The devastation in Normandy’s coastal towns in the aftermath of D-Day made for a sight Jack Russell will never forget.
War was a world away from his peacetime life as a teenage gardener in the picturesque village of Dickleburgh, Norfolk.
When Jack, who now lives in Morecambe, arrived at Sword Beach in Normandy on the morning of June 11, 1944, he was filled with excitement.
The first thing he saw as he reached the coastline was the huge HMS Prince of Wales.
“It was an impressive sight. I will always remember that: this big war ship. You don’t see that every day, and we thought, this is it; this is the real thing,” he recalls.
Jack joined the Army in 1941 at the age of 19 and was part of the 504th Infantry Brigade of the 43rd Wessex Infantry Division.
He served with his regiment around the Kent coast until they were called up to D-Day.
He trained for 12 weeks at Bulford Camp, Salisbury, before meeting his future wife, June, during a posting in Bradford. They married in the February before D-Day and he was still full of elation from being a newlywed when he went to war.
Jack, now 97, says: “You could see the shells exploding onto the land. A lot of people say, were you scared? But you’re just apprehensive about what’s going to happen, and a bit excited.”
But the adrenaline soon faded when he came face-to-face with the reality of warfare.
Jack, whose job was to find and decontaminate drinking water for nearly 100 front-line fighters, landed with his regiment on the sixth day of the operation. And the days leading up to that point had been filled with scenes of destruction.
Allied forces had bombarded Sword Beach from sea and sky from 3.30am on June 6. The 6th Airborne Division had taken control of two bridges spanning the Orne River and Caen Canal, the second being renamed Pegasus Bridge.
And Lieutenant Colonel Terence Otway’s 9th Parachute Battalion had destroyed the German four-gun battery at the town of Merville. But the battalion paid a huge price, losing half of its attacking force.
The British 3rd Infantry Division had landed at 7.25am to take advantage of the rising tide. Together with French and British Commandos, they had battled against Germany’s 711th, 716th Infantry and 21st Panzer Divisions.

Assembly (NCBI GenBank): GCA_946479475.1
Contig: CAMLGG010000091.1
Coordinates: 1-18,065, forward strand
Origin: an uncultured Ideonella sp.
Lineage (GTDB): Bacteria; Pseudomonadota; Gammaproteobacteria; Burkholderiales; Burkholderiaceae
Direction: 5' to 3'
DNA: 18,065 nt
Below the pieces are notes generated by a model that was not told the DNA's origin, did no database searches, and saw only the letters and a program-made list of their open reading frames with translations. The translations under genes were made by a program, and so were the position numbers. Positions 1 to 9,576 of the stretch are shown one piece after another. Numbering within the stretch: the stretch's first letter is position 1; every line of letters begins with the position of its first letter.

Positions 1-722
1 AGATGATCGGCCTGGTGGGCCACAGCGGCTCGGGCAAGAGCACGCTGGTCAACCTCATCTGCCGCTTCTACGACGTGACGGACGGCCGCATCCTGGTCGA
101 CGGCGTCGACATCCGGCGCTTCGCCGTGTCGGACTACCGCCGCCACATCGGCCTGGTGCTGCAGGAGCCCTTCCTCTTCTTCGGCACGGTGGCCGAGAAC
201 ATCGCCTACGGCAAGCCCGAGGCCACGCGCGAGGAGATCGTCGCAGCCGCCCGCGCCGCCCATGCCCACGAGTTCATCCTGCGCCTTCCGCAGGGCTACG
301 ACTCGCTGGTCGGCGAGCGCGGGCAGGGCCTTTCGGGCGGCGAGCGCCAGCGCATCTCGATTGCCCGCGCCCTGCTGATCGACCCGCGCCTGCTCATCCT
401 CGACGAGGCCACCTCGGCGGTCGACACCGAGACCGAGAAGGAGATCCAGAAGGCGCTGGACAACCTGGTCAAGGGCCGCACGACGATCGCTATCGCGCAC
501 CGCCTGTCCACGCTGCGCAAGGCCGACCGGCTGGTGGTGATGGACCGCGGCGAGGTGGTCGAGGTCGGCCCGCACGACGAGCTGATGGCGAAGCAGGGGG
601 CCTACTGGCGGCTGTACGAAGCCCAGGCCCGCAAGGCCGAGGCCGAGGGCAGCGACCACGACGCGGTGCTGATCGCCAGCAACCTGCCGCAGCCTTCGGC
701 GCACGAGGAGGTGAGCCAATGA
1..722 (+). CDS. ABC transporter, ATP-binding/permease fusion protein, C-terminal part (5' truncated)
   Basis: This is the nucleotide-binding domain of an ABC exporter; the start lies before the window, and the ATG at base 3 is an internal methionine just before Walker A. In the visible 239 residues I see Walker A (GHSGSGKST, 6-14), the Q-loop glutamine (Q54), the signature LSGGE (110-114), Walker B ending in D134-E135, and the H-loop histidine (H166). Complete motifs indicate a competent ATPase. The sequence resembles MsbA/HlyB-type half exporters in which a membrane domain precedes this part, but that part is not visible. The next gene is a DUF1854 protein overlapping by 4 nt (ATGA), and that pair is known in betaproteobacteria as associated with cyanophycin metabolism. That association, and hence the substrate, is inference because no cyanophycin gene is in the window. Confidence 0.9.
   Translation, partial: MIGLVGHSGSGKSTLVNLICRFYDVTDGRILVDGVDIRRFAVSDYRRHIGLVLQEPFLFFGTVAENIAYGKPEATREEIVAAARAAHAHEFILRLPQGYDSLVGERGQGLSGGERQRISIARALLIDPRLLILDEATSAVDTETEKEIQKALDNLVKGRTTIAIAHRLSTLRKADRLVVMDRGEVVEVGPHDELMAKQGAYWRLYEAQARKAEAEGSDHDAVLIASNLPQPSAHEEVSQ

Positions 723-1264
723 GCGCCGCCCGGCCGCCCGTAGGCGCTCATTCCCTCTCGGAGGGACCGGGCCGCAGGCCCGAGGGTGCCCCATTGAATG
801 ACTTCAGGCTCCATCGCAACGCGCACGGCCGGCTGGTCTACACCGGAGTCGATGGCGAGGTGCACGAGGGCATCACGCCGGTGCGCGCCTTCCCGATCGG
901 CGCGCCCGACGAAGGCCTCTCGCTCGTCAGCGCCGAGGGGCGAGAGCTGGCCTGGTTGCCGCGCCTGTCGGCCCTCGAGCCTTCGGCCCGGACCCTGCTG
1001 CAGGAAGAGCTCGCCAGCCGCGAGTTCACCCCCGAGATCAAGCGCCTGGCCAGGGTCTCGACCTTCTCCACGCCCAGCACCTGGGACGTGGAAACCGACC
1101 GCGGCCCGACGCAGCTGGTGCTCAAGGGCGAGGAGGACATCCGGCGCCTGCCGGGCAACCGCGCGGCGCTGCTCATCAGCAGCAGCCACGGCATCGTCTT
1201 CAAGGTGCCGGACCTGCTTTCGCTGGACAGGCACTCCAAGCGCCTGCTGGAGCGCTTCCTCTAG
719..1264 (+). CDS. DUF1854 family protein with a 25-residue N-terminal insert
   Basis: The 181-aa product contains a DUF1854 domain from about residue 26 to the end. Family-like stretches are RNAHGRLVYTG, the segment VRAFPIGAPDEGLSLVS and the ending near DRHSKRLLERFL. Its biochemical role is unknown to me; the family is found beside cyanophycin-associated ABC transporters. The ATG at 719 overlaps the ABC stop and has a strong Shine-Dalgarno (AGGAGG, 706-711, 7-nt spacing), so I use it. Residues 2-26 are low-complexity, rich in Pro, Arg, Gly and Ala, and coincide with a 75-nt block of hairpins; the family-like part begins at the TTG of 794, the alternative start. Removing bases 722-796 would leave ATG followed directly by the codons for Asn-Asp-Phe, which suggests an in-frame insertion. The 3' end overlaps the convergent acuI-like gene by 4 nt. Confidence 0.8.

The enemy had scattered minefields and ditches along the shore and attacked the Allied soldiers from the sand dunes and nearby coastal towns, like Merville and Le Havre, with a deadly combination of mortar shells and 500 75-mm and 155-mm machine guns.
Human bodies, discarded equipment and destroyed vehicles were strewn across the beach.
But allied troops shattered Germany’s defences and liberated villages like Ouistreham before continuing towards the city of Caen. Troops heading south had faced snipers, camouflaged in holes in the roads. By evening, the 3rd British Infantry Division had secured an approximately 8km deep bridgehead to the west of the Orne River.
By the time Jack arrived, Normandy was in tatters.
The British suffered nearly 630 casualties, but the enemy’s total was far higher and many Germans had been taken prisoner, reducing the French houses that lined the beach to wreckage.
Jack vividly remembers the chaos left behind in the towns surrounding Sword Beach when his platoon sought refuge in a farmhouse for the night.
He says: “When we landed, we went to this French farm. We found a camouflage net and it was all rolled up. We fetched it down and there was a body in it, a Canadian paratrooper, you know, so we gave him a burial. I always remember that.”
But it wasn’t the only devastating reminder of Nazi control found in the Normandy communes.
Jack remembers the terrible fate dealt from one British soldier to another when a working Nazi bomb was discovered.
“He’d fallen off his motorbike and bent the handlebars,” Jack recalls.
“Outside this building were a load of bombs that you fire from the shoulder, German ones, and they were on a tube and he said, ‘Oh that’ll just do,’ because there was a hole in the tube.
“He shoved the handlebar in and it went off, straight into a soldier, into his stomach, and took all his uniform.
“There was no blood, just a bomb sticking out. That was a silly thing to do. I don’t know what he thought he was doing. I don’t know whether the other soldier died.
“It went straight into his stomach and they rushed him off in an ambulance. I remember it distinctly.
“He was just playing about. He didn’t realise there was a bomb on the end of the pipe and he just bent it and it went off. Boom.
“The Germans had left them. There was a big stack piled up.”
Destruction soon became as ordinary a sight as rain during Jack’s 14-month service at war, which saw him spend Christmas in 1945 in a camp, before crossing the river Rhine to the Swiss Alps, and finishing in Spandau Barracks in Berlin.
He was demobbed in October, 1946, at the age of 25 and moved to Bradford to be with June, with whom he had four daughters. They moved to Morecambe in 2012.
The diamond couple, who celebrated 75 years of marriage this February, have built a lifetime of sparkling memories. But Jack’s time at D-Day still casts a shadow in his mind.
“The Germans didn’t want to fight anymore than we did but they had no option. We’re all human beings; we just talk different languages, that’s all. They were just flesh and blood like we were and it shows how stupid war is, absolutely stupid.”